Shirley Brookes, the head of legal services at PwC, said: “Many of our general counsel clients are transforming their in-house legal function and the expertise Andrew and Jason bring in running a managed legal services business in commercial contracts will not only add value to our clients, but will also complement our legal function consulting offering.”

See The Churn below

Leicester student bags pro bono award

Anna McCormack of Leicester University has picked up this year’s prize for the best individual student contribution to pro bono legal work, receiving the award from the attorney-general.

McCormack was honoured for successfully overseeing the development of several schemes, including an initiative to support homeless people with both legal and medical needs. She also established a pro bono magazine and organised a networking event and an awards evening. Jeremy Wright, QC, the attorney-general, presented the award, which was sponsored by the charity Law Works earlier this week.

Other winners included Birmingham University, which took this year’s prize for the best law school contribution to pro bono work. The law school has more than 200 student volunteers across 14 extra-curricular projects who handle a variety of legal issues. The projects include a free legal advice clinic, which has advised 225 clients, and a project providing advice to the homeless and people with drug and alcohol problems. It also works with the Environmental Law Foundation and the Centre for Criminal Appeals.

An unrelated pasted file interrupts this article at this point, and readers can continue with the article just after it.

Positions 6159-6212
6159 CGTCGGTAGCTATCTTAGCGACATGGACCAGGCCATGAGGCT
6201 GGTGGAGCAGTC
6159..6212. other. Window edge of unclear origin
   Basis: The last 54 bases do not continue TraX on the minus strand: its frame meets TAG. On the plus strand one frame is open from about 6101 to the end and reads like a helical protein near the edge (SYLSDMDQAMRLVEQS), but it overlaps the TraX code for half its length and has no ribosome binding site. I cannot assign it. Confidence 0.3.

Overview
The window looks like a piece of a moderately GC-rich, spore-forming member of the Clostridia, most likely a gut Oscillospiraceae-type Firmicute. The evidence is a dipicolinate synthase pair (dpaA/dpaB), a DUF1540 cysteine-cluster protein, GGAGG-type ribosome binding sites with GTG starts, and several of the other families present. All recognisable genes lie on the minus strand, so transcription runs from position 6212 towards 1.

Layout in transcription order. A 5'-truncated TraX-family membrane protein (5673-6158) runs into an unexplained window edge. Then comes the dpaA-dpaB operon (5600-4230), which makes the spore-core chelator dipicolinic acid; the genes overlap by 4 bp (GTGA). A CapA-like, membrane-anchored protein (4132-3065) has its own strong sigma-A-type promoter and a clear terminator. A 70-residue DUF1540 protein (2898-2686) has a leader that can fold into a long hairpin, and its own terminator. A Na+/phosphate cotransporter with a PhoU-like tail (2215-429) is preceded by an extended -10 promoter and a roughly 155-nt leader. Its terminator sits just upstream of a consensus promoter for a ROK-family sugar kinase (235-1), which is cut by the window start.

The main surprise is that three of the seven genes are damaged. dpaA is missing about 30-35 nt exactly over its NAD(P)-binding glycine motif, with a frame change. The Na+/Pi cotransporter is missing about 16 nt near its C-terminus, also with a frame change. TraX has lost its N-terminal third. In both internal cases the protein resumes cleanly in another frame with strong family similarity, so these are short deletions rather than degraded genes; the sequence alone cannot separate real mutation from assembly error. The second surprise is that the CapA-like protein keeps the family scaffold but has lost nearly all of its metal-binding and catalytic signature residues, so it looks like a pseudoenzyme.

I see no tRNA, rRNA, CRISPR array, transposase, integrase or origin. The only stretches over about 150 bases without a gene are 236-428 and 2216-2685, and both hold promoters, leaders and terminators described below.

The Teesside Law Clinic was awarded the prize for the best contribution by a team of students. It provided assistance to former employees of a steel works following its closure. Students advised on claims on behalf of 340 people, eventually submitting an application to the Employment Tribunal, which resulted in each client receiving £3,600 – a total of more than £1.2 million.

The runner up for best individual student award was Roisin Donnelly from the University of Strathclyde, while the runner up in the law school category was the University of Bristol and the runner up in the student category was BPP Leeds’ mock trial team.

In Brief

Female ethnic minority defendants 'overwhelmed by legal jargon' – Law Gazette

Hunt 'broke law by abandoning NHS 18-week treatment target', says barrister – The Independent

‘Claudia's law’ to help families of missing people clears parliament – Sky News


How to resolve a problem like Brexit … Peter Oliver

The UK’s move towards the EU exit door involves a couple of certainties: post-Brexit disputes will be numerous, varied and generally fruitful for the legal profession, but negotiations over dispute mechanisms will be fraught.